logoThe Pats are off this weekend after Thursday night’s disappointing loss to New York, so the Sunday papers are kind of light this morning. Still, a few links stand out.

Top Links

1. Patriots Report Card, by Ron Borges, Boston Herald. As he did on Friday morning, Ron continues to insist no torch was passed when the Jets outlasted the Pats with an overtime win in Foxborough. The Pats did do enough wrong lose their divisional lead, so fair grades all around here. He couldn’t be more accurate with his assessment of Ben Watson. We have a saying around my house: “NEVER, NEVER F**KING THROW THE BALL TO BEN WATSON!” We wore that out on Thursday night, unfortunately.

2. Putting out the welcome Matt for Cassel, by John Tomase, Boston Herald. In the wake of Cassel’s tour de force in a losing effort, Tomase looks ahead at the quarterback’s options as he approaches free agency. Allow me to cast a vote for ‘franchise him.’ You mean to tell me the Pats will put four years into this guy and then let him walk away for nothing just as he begins to show some value as a NFL player? God forbid.

One other thing – this idea that Cassel can’t throw the deep ball?  What about the ball he threw to Randy Moss on opening day against the Chiefs? The 66 yarder against San Francisco? The one to Jabar Gaffney, which could have made the difference in Indy had Gaffney managed to hold on to the perfect throw? Those suggest to me that he can.

Yet some will stubbornly insist he can’t, and never will, because he hasn’t completely mastered every element of the quarterback position in ten games as a starter. Ridiculous. Don’t act as if it’s a routine play. Be honest – not a single person thought Cassel was capable of anything after three anonymous seasons and one horrible exhibition slate as the Pats starter. I think Matt Cassel has already proven that every single one of us had no idea what he was capable of. We all said it, especially when Brady went down – Matt Cassel can’t. The Patriots are finished, because Matt Cassel just can’t. Isn’t it fair to suggest now that maybe he can? So now you’re going to dismiss him as a dink-and-dunk coaching creation that will inevitably be exposed, because he’s not routinely throwing 40 yard completions?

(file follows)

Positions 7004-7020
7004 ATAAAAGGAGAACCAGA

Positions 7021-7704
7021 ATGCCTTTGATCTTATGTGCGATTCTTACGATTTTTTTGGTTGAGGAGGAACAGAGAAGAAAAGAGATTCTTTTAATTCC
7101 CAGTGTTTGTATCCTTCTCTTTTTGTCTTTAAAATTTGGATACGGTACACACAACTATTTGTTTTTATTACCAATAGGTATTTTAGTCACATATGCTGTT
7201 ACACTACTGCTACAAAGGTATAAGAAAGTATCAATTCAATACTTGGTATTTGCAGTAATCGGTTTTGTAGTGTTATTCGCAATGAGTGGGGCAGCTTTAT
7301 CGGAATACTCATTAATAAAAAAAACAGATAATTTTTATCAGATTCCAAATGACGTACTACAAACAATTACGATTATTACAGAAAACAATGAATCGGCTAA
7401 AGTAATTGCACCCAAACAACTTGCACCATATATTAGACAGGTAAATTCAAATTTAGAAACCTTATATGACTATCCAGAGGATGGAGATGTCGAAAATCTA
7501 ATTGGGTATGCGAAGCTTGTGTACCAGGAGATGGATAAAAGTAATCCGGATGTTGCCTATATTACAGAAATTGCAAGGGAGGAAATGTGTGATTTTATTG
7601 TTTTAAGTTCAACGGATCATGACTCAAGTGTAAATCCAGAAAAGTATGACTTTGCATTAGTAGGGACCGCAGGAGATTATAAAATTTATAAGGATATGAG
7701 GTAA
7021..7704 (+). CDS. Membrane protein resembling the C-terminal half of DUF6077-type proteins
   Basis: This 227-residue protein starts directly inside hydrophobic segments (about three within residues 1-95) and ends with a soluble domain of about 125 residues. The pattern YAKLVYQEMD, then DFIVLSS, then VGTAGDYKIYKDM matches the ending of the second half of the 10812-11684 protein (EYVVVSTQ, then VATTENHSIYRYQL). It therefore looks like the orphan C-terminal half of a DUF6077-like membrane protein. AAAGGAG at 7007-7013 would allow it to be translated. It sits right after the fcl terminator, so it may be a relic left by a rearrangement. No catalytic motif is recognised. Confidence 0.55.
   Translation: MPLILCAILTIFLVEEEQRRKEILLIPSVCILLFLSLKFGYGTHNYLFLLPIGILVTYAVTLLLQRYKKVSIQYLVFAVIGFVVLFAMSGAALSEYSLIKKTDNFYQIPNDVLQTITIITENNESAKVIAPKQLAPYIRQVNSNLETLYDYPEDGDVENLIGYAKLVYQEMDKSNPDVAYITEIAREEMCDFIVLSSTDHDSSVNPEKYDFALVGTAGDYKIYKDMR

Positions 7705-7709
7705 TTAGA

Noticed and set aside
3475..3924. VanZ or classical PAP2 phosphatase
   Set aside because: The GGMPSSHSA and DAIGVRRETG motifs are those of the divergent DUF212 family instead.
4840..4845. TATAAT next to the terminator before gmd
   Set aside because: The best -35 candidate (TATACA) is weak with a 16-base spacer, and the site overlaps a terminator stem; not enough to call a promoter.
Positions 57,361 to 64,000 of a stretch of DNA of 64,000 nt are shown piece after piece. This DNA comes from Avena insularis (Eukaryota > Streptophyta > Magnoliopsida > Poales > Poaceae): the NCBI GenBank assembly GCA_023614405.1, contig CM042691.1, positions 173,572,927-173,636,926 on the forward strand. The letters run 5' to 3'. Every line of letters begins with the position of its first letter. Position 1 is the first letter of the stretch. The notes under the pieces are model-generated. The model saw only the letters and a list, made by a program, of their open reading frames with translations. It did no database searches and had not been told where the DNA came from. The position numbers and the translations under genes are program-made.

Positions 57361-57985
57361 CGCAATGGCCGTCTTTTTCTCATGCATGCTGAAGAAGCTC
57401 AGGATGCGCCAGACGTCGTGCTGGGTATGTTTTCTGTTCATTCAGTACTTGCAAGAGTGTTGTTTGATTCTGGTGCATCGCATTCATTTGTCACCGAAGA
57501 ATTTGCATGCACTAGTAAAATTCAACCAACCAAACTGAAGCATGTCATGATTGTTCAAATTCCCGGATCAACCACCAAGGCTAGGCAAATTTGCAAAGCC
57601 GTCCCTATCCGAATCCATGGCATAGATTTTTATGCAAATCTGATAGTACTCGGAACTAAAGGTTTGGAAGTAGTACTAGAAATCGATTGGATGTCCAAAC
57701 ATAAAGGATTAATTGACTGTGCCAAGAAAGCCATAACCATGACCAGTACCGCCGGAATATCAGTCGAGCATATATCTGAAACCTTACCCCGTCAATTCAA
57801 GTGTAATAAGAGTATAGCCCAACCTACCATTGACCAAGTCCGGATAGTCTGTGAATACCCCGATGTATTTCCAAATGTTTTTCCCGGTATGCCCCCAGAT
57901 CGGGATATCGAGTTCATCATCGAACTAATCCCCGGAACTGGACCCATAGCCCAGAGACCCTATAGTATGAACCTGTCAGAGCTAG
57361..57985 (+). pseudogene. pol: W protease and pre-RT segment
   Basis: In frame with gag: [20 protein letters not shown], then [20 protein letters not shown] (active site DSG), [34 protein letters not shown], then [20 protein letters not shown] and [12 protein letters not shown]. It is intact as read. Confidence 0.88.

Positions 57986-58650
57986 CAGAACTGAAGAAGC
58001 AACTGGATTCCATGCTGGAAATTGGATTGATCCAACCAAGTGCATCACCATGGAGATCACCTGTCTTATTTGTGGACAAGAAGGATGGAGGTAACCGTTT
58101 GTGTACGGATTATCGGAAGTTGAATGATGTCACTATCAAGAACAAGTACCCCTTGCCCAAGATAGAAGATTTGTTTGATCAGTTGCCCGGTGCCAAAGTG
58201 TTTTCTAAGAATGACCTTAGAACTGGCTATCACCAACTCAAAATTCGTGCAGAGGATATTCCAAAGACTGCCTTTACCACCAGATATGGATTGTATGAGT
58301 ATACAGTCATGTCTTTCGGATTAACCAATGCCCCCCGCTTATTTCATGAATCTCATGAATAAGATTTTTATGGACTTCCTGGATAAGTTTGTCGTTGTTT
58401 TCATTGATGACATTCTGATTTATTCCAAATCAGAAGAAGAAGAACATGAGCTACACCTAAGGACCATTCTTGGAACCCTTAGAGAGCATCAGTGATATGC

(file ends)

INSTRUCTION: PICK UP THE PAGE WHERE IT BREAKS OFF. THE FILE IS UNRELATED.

What was it that Einstein said? The definition of insanity is doing (saying) the same thing over and over again and expecting a different result?

3. Patriots’ Mayo went heavy on the tackles against the Jets, by Mike Reiss, Boston Globe. Reiss looks back on Mayo’s 20 tackle star-turn on Thursday night. It sure looks like the Pats picked a real winner last April. If the season happens to go south from here, and New England ends up with another pick in the top 15, two words: offensive line. For God’s sake, offensive line.

4. Long range plan is working, by Mike Reiss, Boston Globe. Reiss’s weekly Football Notes column is a must read every Sunday. This morning, Ravens kicker Steven Hauschka of Needham gets top billing in a piece that also looks at potential head coaching vacancies, and whether undefeated Tennessee can run the table.

5. ’85 Patriots broke the Miami vise, by Glen Farley, Brockton Enterprise. Seriously, the last thing I expected to be reading about this morning was old favorite Cedric Jones (…..from Duke University!), but Farley looks ahead to next weekend’s big trip to Miami by recalling that golden moment from January of 1986, when the Pats finally squished the fish after years of 18 years of futility.

Though there’s no Patriots game today, there are at least a couple of matchups that will have an impact on them and their quest for the playoffs. Two AFC North teams are currently ahead of the (current) 6th seed Pats, so pull for the 8-1 Giants over the 6-3 Ravens (current #3 seed as North division leader) and the 4-5 Chargers over the 6-3 Steelers (#5 seed as we speak). Wins by New York and San Diego will bring the AFC playoff field back closer to the four-loss Pats, so keep your fingers crossed.

Scott Benson is the Editor and Co-Founder of Patriots Daily. He can be reached at scott@patriotsdaily.com.